November 4, 2019 --
Efforts are underway in healthcare to identify patients who are particularly vulnerable to needing significant amounts of medical care in the future. The goal is to enable intervention earlier in the disease process, yielding lower costs and better results for patients than trying to tackle disease in its final stages, according to study co-author Dr. Jae Ho Sohn of the University of California, San Francisco.
Algorithms that can sift through the electronic medical record (EMR) system to identify specific clues to disease may offer value in this quest, but a segment of the population exists that only interacts with the health system via the emergency department, Sohn told AuntMinnie.com. As a result, these patients don't have voluminous history in the EMR system.
"We sought to develop a tool that could help to screen individuals for the level of medical care that they might require in the future based on a chest x-ray, as an image that contains numerous pieces of information that may or may not have anything to do with why the patient presented to the emergency room in the first place, but that can act as a record of various health processes within the individual," he said.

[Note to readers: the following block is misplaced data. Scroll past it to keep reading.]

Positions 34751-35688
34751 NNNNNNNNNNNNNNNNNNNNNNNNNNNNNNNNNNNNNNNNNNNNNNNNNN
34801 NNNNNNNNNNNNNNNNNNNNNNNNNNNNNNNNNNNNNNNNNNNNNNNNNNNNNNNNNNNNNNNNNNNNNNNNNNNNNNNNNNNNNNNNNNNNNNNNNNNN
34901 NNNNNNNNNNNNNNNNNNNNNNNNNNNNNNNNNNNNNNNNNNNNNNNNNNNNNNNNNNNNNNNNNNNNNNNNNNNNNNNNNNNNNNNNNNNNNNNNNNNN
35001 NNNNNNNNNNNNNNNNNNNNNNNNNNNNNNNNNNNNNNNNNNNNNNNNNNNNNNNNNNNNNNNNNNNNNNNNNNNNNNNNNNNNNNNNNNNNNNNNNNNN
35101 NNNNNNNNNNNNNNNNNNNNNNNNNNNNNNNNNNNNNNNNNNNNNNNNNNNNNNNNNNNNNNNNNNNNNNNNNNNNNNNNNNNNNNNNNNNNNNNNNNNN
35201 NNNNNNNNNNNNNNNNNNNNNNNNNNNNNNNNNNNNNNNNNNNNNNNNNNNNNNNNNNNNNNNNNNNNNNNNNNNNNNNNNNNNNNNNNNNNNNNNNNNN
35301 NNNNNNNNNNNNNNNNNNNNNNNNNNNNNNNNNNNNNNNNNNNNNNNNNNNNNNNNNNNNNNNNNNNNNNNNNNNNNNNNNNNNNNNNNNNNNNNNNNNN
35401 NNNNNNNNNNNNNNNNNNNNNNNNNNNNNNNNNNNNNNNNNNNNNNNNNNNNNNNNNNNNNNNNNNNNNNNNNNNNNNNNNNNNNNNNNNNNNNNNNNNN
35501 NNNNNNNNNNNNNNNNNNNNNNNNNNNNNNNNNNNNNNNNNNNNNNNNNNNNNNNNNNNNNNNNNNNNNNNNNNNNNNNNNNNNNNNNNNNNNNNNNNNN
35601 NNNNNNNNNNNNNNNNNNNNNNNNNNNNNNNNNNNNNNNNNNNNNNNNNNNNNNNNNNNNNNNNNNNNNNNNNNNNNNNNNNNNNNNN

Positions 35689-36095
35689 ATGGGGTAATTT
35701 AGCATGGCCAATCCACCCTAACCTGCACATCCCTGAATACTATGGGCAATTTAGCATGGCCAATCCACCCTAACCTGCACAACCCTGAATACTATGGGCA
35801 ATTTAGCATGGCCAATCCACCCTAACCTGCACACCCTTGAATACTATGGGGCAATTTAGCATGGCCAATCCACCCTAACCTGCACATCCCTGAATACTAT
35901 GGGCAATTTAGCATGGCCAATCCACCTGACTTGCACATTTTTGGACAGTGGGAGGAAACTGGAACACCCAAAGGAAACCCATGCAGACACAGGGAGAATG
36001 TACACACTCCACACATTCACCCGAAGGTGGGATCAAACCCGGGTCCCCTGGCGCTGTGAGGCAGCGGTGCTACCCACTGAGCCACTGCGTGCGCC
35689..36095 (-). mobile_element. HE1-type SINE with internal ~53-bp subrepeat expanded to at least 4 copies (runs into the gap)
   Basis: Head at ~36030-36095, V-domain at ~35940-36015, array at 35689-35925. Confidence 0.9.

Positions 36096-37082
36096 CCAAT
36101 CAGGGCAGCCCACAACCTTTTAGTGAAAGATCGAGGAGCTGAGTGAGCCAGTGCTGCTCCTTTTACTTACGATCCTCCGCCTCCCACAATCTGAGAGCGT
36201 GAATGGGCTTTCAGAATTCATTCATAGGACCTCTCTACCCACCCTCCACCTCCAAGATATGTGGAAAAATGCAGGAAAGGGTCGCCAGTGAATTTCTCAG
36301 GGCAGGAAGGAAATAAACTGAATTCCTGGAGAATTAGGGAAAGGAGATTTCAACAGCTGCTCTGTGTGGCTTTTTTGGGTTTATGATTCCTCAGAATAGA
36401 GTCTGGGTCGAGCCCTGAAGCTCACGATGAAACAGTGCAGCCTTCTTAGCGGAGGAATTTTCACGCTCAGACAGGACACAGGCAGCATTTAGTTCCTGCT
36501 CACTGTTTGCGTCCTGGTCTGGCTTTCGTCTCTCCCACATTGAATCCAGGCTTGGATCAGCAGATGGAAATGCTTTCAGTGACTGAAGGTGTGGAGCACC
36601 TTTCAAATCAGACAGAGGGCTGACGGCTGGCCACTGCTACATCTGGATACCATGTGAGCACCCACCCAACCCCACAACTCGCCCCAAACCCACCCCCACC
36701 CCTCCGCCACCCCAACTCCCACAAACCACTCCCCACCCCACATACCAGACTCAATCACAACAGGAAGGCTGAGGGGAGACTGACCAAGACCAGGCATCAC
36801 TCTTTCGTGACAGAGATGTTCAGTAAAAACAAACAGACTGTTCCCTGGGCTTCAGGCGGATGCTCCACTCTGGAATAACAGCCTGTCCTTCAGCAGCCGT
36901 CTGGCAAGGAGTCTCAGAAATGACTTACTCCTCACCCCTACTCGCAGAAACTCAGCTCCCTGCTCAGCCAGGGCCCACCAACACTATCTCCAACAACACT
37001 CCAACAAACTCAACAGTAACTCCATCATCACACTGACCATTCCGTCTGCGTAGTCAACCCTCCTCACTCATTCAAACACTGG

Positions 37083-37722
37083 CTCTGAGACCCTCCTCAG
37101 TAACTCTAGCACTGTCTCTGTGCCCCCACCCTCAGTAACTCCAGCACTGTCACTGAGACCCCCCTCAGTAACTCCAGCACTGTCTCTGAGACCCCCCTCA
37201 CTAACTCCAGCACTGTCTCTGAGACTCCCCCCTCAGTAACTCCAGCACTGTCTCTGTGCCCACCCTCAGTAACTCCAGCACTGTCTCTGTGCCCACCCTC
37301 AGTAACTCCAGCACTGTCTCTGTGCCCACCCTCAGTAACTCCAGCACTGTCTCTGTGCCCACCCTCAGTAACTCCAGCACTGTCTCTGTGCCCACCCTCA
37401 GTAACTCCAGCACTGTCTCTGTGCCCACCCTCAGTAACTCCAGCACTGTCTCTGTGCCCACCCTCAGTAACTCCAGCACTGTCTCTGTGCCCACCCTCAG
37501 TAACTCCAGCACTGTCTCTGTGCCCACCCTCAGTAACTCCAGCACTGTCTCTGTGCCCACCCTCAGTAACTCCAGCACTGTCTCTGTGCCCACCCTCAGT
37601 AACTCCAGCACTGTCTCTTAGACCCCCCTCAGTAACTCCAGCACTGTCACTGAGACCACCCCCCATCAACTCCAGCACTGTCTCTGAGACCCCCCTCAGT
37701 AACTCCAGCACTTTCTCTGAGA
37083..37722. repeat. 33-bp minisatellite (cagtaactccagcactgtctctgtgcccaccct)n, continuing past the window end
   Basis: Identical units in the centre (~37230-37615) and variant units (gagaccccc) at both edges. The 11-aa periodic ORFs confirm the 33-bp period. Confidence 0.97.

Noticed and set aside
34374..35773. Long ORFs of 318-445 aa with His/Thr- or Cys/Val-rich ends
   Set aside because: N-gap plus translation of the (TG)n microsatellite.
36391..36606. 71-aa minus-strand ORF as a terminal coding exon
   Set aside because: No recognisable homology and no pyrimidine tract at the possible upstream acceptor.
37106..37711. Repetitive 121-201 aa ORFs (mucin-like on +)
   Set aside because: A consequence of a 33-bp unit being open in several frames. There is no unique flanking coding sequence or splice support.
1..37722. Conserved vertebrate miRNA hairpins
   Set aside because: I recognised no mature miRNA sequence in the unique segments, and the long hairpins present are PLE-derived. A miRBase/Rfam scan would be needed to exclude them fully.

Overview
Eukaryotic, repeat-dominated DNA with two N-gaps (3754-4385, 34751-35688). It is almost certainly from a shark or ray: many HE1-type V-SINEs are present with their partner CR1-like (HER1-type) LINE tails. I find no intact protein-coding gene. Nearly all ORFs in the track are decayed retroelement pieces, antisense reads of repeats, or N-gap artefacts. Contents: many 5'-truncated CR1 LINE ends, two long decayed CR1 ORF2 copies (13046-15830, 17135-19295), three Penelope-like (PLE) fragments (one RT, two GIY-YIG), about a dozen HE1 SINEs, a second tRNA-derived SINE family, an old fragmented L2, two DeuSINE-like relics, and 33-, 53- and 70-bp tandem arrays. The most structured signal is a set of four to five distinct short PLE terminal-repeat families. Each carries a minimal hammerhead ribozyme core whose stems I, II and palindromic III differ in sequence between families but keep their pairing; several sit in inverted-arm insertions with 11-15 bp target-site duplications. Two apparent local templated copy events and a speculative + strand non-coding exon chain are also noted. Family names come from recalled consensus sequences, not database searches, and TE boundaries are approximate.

The researchers trained a deep-learning model that can be used to identify patients at risk for heavy healthcare spending in the next five years, according to Sohn.
"Early intervention on these high-risk patients can allow us to improve their health and reduce societal spending on healthcare," Sohn said.
How did they achieve these results? You can find out by attending this presentation by lead study author Yixin Chen.